| Results|| |
Forty three eyes of 43 patients with axial length more than 24.5 mm in our set-up were retrospectively studied. The keratometry in most of the patients (81%) was within the normal range of 42.0-46.0 D.
Overall performance of all the formulas in AL more than 24.5 mm showed a tendency to cause a hyperopic refractive error post-operatively [Table 1].
Holladay 1 caused the smallest ME, +0.24 D. Fifty three percent of patients had mean absolute error less than 1.00 D. The Hoffer Q and SRK-T caused a little larger hyperopic shift with MEs of +0.58D and +0.92 D. SRK II caused the largest hyperopic error +1.23 D. [Table 1].
Pair-wise comparisons between different formulas shows that P value between different formulas is significant (P < 0.05) implicating that Holladay 1 with least ME is significantly different from other formulas and have better performance in patients with AL more than 24.5 mm when compared to SRK-T, SRK II, Hoffer Q [Table 2].
The performance of each formula in AL subcategory in eyes with AL between 24.5-26.5 mm also found Holladay 1 as the best formula [Table 3].
Pair-wise comparisons between different formulas in a subset of patients with a AL 24.5-26.5 mm shows that Holladay 1 (ME = +0.4320 D) and Hoffer Q (ME = +0.4695 D) are comparable, P value not being significant [Table 4].
| Discussion|| |
Our preliminary results showed that in our patients with axial myopia with ALs longer than 24.50 mm, the Holladay 1 provided the best predictive result and the Hoffer Q was comparable to Holladay 1 for AL 24.5-26.5 mm for IOL power calculation. The SRK II was the least accurate. This agrees with the results in several studies in which better performances were found in cases with long eyes with the Holladay 1 formula than the SRK II formula. Olsen and co-authors reported that the Holladay formula is more accurate than the SRK II.  In a study conducted by Stopyra, in which a study of patients with AL 24.51-26.72 mm and found Holladay 1 formula was the most accurate with 88.5% of the patients achieving full Visual acuity (1.0 on Snellen) after cataract surgery.  Stopyra also found SRK/T formula satisfactory with 63.9% of the patients achieving full visual acuity on Snellen but only 36.1% of the patients achieved full visual acuity using Hoffer Q. Kijima et al., report the best results using the Holladay and SRK/T in the midrange AL (24.5-26.9 mm) group and the SRK/T or L-SRK in the long AL (longer than 27.0 mm) group.  Tsang CS and co-authors also reported best results in patients with AL 25.0 mm using Hoffer Q and Holladay 1 and SRK-T were comparable with SRK II being least accurate and in patients with AL > 28.0 mm they found Holladay 1 and SRK/T more accurate than Hoffer Q.  Narvaez and co-authors also reported better performance of these formulas when compared with SRK-II.  In studies by Bang and co-authors on AL > 27.0 mm and Wang and co-authors on AL >25.0 mm using IOL Master reported that Haigis formula is the best. , Ghanem and El-Sayed reported that in patients with high axial myopia, the performance of SRK-T, Hoffer-Q, Holladay-2, and Haigis formulas are comparable in low plus - powered IOL implantation and Haigis formula is the best formula when minus power IOL is implanted.  However, we did not find performance of SRK-T formula better in Indian myopic population. Our recommendation is to avoid using the SRK II and SRK/T formula for IOL power calculation in eyes with axial myopia in Indian population with AL longer than 24.50 mm. In our study, all four formulas had a tendency to cause a postoperative hyperopic refraction. This finding has been reported earlier.  Our study had some limitations: (a) It was a single center retrospective study and (b) Surgeons, and time of the postoperative refraction were not standardized. To conclude, the results of our study provide useful information to aid the choice of IOL power in patients with high axial myopia in Indian population during our daily practice with Holladay 1 being the most accurate and SRK II and SRK/T to be avoided.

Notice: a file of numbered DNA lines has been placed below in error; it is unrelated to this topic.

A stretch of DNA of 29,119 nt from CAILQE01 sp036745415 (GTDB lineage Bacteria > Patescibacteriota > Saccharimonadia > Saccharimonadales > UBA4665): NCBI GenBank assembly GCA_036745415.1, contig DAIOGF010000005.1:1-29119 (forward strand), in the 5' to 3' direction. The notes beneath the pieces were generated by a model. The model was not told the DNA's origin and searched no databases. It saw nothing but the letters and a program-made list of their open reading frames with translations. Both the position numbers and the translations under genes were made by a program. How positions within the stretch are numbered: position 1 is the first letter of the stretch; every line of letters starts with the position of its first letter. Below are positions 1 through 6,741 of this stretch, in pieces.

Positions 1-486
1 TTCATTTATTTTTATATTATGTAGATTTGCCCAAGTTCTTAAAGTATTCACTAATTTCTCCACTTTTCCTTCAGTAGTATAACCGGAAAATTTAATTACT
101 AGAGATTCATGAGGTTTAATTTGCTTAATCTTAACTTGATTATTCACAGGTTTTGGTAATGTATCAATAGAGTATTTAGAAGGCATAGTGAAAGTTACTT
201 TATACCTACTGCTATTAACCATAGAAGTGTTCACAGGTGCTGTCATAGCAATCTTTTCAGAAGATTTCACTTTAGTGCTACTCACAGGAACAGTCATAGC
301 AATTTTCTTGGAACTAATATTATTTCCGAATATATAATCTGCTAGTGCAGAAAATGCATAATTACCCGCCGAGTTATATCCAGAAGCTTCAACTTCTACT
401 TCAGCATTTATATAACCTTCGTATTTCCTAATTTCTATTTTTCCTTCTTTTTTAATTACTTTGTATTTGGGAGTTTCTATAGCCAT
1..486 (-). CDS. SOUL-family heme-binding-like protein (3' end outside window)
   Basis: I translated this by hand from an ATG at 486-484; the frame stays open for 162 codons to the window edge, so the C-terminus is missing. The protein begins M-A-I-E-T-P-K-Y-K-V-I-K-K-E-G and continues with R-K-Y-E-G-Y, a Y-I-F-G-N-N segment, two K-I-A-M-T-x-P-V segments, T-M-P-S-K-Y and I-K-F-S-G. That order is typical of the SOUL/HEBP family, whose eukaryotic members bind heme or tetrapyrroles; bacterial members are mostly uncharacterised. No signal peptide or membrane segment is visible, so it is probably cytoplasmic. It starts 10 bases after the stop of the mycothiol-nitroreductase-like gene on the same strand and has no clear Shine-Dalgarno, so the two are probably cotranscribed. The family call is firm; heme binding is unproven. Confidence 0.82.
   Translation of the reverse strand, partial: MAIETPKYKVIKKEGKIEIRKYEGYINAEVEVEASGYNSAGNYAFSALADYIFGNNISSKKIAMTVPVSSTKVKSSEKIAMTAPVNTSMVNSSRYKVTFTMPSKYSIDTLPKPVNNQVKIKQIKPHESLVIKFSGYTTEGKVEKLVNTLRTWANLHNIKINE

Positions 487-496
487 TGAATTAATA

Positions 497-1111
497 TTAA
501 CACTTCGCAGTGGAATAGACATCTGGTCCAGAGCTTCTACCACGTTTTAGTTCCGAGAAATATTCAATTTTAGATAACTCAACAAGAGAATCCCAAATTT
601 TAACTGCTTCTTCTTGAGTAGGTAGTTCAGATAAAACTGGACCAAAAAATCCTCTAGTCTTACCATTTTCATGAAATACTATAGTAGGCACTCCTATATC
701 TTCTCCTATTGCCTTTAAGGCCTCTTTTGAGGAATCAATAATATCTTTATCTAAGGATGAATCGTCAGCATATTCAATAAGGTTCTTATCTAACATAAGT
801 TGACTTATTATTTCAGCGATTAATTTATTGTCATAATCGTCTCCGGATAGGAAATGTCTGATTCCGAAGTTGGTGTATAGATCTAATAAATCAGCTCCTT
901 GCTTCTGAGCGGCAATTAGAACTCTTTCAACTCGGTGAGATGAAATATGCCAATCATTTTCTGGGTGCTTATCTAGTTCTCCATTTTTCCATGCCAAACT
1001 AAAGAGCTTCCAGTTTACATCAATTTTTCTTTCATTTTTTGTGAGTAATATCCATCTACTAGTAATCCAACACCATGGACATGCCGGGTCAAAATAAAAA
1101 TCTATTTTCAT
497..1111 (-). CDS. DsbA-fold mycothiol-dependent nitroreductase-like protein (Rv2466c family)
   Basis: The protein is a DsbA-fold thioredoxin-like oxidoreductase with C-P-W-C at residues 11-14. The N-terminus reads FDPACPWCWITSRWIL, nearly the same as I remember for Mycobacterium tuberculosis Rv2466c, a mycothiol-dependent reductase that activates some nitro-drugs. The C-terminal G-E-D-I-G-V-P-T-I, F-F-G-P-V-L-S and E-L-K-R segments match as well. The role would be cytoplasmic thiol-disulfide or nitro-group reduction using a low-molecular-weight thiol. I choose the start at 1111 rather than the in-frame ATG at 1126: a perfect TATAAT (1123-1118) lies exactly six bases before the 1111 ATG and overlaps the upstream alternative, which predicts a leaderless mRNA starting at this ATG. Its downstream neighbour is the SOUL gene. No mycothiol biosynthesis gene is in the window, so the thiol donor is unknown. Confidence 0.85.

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[Table 1], [Table 2], [Table 3], [Table 4]